I say Bertie old man I am in love at last. She is the most wonderful girl Bertie old man. This is the real thing at last Bertie. Come here at once and bring Jeeves. Oh I say you know that tobacco shop in Bond Street on the left side as you go up. Will you get me a hundred of their special cigarettes and send them to me here. I have run out. I know when you see her you will think she is the most wonderful girl. Mind you bring Jeeves. Don’t forget the cigarettes. – Bingo.

And you call yourself a pal of mine!”
“Yes, I know; but there are limits.”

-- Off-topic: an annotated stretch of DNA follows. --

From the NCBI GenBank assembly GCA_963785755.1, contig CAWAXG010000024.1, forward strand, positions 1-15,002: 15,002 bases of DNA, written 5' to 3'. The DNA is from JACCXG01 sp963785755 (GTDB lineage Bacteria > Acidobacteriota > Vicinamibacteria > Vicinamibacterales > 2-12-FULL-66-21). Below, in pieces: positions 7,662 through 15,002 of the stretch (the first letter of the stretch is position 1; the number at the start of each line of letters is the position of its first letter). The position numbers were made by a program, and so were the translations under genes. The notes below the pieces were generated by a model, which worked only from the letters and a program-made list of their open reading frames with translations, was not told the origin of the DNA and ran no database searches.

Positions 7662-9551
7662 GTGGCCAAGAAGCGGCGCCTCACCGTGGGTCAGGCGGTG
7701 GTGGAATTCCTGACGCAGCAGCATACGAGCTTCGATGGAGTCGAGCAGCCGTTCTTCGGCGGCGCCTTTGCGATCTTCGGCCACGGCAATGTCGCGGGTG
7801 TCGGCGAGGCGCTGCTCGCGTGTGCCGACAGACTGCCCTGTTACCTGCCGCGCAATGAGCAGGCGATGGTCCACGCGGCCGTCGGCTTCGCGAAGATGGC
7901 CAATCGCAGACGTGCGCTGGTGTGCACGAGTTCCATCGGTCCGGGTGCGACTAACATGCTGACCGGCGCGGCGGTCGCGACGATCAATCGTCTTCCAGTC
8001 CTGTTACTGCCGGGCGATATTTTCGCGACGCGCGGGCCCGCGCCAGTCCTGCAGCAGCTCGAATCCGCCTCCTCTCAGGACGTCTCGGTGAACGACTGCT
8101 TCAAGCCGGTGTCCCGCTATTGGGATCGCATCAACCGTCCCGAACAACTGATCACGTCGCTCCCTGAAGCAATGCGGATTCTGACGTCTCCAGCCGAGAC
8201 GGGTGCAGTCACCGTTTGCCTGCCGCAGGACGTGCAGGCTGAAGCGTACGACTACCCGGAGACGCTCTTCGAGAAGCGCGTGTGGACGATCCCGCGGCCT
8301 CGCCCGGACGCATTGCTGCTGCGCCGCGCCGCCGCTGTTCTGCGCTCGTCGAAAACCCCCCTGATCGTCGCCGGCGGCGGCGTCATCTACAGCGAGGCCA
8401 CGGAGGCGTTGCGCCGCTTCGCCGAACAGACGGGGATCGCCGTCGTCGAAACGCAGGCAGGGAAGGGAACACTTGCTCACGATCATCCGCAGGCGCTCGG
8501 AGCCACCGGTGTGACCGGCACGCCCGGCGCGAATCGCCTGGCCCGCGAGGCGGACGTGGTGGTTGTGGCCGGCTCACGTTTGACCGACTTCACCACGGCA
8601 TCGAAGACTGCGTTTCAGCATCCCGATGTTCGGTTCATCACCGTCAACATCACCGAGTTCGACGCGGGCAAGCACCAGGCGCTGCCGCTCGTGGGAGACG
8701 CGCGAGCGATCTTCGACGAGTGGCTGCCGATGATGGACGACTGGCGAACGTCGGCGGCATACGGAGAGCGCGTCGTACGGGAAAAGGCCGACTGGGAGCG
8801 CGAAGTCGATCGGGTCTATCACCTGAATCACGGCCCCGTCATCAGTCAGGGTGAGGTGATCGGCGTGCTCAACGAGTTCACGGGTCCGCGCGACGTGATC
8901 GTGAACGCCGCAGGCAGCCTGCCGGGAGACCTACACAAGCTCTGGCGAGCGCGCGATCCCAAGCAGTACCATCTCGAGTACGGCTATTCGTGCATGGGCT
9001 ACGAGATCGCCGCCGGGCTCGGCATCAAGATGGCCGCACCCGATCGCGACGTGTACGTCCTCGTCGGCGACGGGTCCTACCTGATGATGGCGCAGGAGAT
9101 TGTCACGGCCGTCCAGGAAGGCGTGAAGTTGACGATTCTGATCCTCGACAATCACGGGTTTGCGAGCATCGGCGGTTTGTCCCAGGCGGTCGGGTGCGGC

“Bertie,” said Bingo reproachfully, “I saved your life once.”
“When?”
“Didn’t I? It must have been some other fellow then. Well, anyway, we were boys together and all that. You can’t let me down.”
“Oh, all right,” I said. “But, when you say you haven’t nerve enough for any dashed thing in the world, you misjudge yourself.

Jeeves,” I said, “those spats.”
“Yes, sir?”
“You really dislike them?”
“Intensely, sir.”
“You don’t think time might induce you to change your views?”
“No, sir.”
“All right, then. Very well. Say no more. You may burn them.”
“Thank you very much, sir. I have already done so. Before breakfast this morning. A quiet grey is far more suitable, sir. Thank you, sir.